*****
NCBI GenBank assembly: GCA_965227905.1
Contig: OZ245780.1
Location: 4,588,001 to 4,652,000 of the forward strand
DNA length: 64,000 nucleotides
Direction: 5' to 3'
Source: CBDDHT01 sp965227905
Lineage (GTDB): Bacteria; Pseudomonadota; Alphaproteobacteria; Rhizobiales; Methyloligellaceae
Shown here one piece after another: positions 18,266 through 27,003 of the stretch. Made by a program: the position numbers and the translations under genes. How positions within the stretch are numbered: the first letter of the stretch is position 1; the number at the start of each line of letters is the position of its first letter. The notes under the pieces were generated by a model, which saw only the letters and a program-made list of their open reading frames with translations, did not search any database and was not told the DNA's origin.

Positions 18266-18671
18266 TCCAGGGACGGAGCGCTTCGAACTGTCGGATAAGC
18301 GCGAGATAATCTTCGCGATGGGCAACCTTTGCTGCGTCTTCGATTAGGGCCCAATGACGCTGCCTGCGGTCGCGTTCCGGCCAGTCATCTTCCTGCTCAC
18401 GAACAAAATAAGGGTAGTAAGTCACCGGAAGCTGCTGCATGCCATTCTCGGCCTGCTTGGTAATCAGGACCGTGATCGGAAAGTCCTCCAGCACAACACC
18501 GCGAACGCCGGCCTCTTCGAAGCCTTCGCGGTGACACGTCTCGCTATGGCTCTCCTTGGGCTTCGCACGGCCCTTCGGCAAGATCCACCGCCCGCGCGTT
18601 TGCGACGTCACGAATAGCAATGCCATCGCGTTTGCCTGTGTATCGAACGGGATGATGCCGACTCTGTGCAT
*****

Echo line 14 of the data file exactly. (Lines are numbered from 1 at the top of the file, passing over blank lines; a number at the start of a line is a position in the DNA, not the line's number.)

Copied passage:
18601 TGCGACGTCACGAATAGCAATGCCATCGCGTTTGCCTGTGTATCGAACGGGATGATGCCGACTCTGTGCAT